Nitazoxanide is a new drug approved for treatment of cryptosporidiosis in people with healthy immune systems. However, use of this drug by pregnant women has not been studied.

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Cytomegalovirus

Cytomegalovirus (CMV) is a virus that is transmitted from person to person, especially in households and among young children in day care centers.

For more information about CMV infection and its prevention, please see
http://www.cdc.gov/cmv/index.html

CMV and Pregnancy

CMV is the virus most frequently transmitted to a developing child before birth. Healthy pregnant women are not at special risk for disease from CMV infection. However, their developing unborn babies are at risk for congenital CMV disease. Complications of congenital infection can include jaundice, hepatosplenomegaly (enlarged liver and spleen), neurological abnormalities, hearing and vision loss, and other complications. No specific treatment or vaccine is available for CMV. Ganciclovir treatment has been used for patients with depressed immunity, but there is no experience with its use in pregnancy.

CMV can be prevented if women practice good personal hygiene, especially handwashing with soap and water, after contact with diapers or oral secretions. The demonstrated benefits of breast-feeding outweigh the minimal risk of acquiring CMV from the breast-feeding mother.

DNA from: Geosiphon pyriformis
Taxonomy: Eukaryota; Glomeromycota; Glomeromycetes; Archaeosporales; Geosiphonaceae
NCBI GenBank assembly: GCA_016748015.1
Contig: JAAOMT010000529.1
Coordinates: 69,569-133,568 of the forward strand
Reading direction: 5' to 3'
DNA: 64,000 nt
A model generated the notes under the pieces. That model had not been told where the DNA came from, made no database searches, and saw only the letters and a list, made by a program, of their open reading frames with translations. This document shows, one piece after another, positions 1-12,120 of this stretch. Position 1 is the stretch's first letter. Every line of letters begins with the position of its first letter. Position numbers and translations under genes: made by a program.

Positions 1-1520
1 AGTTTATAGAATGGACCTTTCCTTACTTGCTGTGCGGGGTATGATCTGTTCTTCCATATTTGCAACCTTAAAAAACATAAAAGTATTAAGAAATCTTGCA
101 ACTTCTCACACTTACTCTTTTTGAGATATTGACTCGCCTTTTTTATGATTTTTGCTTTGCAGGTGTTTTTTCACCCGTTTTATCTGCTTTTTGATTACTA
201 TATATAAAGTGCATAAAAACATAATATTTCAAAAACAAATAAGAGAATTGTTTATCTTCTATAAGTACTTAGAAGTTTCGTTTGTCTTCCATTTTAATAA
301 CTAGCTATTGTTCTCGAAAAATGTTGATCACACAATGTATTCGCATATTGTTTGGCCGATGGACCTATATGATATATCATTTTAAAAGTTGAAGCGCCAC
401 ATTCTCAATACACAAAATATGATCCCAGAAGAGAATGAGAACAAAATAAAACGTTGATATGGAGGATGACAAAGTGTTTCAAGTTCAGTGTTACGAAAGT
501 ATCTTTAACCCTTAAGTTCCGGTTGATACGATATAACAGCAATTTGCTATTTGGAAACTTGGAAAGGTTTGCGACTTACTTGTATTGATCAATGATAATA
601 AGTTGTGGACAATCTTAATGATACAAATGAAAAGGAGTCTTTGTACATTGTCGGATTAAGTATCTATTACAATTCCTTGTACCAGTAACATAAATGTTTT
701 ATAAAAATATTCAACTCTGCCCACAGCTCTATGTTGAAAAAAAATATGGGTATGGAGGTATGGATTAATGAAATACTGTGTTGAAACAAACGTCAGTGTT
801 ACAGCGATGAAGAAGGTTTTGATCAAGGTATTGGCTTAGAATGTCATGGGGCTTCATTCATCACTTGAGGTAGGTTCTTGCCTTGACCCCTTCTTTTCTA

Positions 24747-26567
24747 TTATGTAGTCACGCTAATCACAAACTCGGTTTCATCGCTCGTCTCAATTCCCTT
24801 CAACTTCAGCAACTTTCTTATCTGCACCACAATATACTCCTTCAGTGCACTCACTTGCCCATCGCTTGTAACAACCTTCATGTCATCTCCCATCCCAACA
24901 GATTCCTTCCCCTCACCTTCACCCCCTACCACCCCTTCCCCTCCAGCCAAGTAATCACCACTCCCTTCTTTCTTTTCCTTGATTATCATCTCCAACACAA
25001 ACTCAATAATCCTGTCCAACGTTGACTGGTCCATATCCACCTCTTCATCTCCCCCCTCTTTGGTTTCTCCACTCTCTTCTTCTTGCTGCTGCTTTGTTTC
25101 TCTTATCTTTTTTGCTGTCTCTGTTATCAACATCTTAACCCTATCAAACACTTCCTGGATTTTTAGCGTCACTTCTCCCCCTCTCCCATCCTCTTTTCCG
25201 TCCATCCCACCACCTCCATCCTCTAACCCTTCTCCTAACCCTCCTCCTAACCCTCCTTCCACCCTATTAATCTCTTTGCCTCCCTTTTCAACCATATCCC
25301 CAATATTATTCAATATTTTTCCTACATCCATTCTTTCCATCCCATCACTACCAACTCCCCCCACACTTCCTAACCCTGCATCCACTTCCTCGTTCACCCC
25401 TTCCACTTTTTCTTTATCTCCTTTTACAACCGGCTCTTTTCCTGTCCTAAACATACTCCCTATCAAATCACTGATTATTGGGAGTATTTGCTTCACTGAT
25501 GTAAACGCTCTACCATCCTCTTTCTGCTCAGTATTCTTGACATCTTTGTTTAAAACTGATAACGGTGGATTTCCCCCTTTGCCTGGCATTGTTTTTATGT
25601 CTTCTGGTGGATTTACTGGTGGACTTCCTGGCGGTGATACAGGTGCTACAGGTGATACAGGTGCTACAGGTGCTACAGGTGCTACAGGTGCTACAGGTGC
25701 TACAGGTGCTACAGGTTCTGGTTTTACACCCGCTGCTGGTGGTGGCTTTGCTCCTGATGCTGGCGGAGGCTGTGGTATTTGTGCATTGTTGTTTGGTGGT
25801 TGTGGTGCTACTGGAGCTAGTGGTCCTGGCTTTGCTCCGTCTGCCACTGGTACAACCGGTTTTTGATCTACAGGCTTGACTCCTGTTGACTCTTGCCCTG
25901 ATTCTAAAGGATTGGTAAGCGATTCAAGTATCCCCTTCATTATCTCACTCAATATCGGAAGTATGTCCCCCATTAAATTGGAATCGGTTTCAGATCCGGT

For further information about CMV and pregnancy, please see http://www.otispregnancy.org/files/cmv.pdf

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Enteroviruses (Non-polio)

Non-polio enteroviruses are a group of small viruses that are very common. Most people who are infected with an enterovirus have no disease at all, while others can develop mild upper respiratory symptoms (a "summer cold"), fever and muscle aches, or an illness with rash. Less commonly, more severe complications can occur. There is no treatment or vaccine available for non-polio enteroviruses. General cleanliness and frequent handwashing are probably effective in reducing the spread of these viruses.

For more information about non-polio enterovirus infection and how to prevent it, please see
http://www.cdc.gov/ncidod/dvrd/revb/enterovirus/non-polio_entero.htm.